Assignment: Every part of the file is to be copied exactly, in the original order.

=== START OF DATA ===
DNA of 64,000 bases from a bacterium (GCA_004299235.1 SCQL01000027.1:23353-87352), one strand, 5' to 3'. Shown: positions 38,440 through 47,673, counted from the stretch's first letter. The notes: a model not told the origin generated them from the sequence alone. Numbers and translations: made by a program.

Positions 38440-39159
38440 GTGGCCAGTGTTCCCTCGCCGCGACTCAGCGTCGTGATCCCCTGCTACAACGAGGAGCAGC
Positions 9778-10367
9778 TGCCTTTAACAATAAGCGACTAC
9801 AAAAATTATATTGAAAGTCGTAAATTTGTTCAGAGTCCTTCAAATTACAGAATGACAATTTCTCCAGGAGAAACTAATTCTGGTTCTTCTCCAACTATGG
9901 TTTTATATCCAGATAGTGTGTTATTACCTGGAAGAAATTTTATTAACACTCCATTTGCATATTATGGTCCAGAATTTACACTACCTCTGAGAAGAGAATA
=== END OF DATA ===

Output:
DNA of 64,000 bases from a bacterium (GCA_004299235.1 SCQL01000027.1:23353-87352), one strand, 5' to 3'. Shown: positions 38,440 through 47,673, counted from the stretch's first letter. The notes: a model not told the origin generated them from the sequence alone. Numbers and translations: made by a program.

Positions 38440-39159
38440 GTGGCCAGTGTTCCCTCGCCGCGACTCAGCGTCGTGATCCCCTGCTACAACGAGGAGCAGC
Positions 9778-10367
9778 TGCCTTTAACAATAAGCGACTAC
9801 AAAAATTATATTGAAAGTCGTAAATTTGTTCAGAGTCCTTCAAATTACAGAATGACAATTTCTCCAGGAGAAACTAATTCTGGTTCTTCTCCAACTATGG
9901 TTTTATATCCAGATAGTGTGTTATTACCTGGAAGAAATTTTATTAACACTCCATTTGCATATTATGGTCCAGAATTTACACTACCTCTGAGAAGAGAATA